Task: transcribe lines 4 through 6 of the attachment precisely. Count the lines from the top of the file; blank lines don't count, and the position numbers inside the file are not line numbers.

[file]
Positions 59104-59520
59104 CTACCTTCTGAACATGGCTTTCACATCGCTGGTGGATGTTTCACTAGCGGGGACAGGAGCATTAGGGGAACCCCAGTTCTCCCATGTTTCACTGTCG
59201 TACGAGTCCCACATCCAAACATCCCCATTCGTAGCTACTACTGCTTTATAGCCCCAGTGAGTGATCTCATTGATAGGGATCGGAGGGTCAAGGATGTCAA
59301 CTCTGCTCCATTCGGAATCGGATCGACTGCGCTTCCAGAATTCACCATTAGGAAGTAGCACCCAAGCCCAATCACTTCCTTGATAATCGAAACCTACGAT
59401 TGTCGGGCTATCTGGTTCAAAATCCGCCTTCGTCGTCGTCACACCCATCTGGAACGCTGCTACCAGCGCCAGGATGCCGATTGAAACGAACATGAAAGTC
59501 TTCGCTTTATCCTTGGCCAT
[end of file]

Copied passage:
59301 CTCTGCTCCATTCGGAATCGGATCGACTGCGCTTCCAGAATTCACCATTAGGAAGTAGCACCCAAGCCCAATCACTTCCTTGATAATCGAAACCTACGAT
59401 TGTCGGGCTATCTGGTTCAAAATCCGCCTTCGTCGTCGTCACACCCATCTGGAACGCTGCTACCAGCGCCAGGATGCCGATTGAAACGAACATGAAAGTC
59501 TTCGCTTTATCCTTGGCCAT